While it is becoming easier to get girls and young women to take up studying the STEM subjects – anecdotally there are increasing numbers of women in engineering classes across the country – keeping them within industry is the challenge.
According to Furman, “Materials Engineering appears to be appealing to women because it is a combination of scientific disciplines that can be applied in the real world”.
Creating equitable opportunities for progression
Progression is the third broad category of challenges faced by women in STEM and relates to the ability of women to move equitably to the highest levels of their chosen career.
For Ms Shaw’s team at the New Zealand Government’s innovation agency, the staff mix reflects the ABS figures with 20 per cent being women. She admits this is not very high and that in the group she works in, only four out of 20 are women. “Out of the 20 team leaders only two are female. However, our Chief Executive at Callaghan Innovation is female,” she said.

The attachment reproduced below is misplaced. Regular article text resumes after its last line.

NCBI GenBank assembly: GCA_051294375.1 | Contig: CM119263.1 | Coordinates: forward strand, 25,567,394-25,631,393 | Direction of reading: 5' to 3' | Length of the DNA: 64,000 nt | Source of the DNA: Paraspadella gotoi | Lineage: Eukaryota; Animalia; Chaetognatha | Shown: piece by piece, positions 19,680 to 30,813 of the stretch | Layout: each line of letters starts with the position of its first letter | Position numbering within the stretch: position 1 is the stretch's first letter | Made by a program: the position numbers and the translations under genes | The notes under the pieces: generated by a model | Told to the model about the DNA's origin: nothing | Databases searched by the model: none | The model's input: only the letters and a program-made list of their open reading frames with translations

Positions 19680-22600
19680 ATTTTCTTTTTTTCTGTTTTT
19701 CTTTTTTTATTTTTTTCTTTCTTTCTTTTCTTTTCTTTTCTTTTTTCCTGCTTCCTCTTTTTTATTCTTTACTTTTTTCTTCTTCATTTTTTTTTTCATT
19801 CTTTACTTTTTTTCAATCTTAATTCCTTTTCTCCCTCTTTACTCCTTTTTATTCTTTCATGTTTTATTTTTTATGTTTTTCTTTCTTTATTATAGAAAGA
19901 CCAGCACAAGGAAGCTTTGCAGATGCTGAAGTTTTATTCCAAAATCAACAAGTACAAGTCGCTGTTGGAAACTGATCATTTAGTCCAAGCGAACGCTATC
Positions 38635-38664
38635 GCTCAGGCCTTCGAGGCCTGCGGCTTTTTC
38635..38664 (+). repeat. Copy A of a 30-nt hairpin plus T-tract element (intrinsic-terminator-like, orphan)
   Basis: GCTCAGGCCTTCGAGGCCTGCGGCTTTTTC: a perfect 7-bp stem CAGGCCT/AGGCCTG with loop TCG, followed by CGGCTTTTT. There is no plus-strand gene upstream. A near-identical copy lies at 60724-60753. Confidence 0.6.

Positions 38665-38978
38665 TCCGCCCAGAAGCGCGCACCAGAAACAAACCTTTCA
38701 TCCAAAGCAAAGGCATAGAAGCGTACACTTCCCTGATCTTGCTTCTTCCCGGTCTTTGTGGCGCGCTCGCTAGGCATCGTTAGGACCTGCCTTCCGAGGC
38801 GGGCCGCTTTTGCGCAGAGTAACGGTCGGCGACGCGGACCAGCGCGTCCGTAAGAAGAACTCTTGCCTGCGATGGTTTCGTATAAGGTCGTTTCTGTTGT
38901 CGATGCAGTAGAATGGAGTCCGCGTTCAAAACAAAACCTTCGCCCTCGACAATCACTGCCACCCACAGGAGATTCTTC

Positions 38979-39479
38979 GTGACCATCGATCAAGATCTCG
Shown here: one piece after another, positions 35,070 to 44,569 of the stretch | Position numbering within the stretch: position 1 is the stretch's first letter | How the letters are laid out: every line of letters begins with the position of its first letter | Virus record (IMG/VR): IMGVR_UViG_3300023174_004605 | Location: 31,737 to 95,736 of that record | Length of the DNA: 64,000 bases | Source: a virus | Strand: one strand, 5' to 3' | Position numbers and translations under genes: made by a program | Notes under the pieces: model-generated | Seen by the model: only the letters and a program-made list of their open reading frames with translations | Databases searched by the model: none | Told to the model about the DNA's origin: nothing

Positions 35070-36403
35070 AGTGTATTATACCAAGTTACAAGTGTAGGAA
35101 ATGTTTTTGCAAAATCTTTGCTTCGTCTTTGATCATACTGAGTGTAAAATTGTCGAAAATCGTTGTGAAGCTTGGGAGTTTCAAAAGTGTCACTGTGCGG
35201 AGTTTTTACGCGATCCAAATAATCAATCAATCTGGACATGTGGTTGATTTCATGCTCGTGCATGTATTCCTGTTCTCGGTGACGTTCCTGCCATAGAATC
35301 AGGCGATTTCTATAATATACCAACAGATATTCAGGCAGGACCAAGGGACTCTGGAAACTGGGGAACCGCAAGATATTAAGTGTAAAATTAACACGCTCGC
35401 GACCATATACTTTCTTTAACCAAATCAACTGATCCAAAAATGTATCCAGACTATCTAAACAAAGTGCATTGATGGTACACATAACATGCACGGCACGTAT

It will not be the simple matter of developing a new curriculum and strategy for getting women excited by the STEM subjects and the corrosion industry. It will also involve changing long-entrenched workplace attitudes.
“It’s important to recognise that you have to bring men on this journey so they don’t feel threatened by women in the workplace and understand that women can bring a different perspective and different approach and they don’t have to be afraid of us,” Ms Shaw said.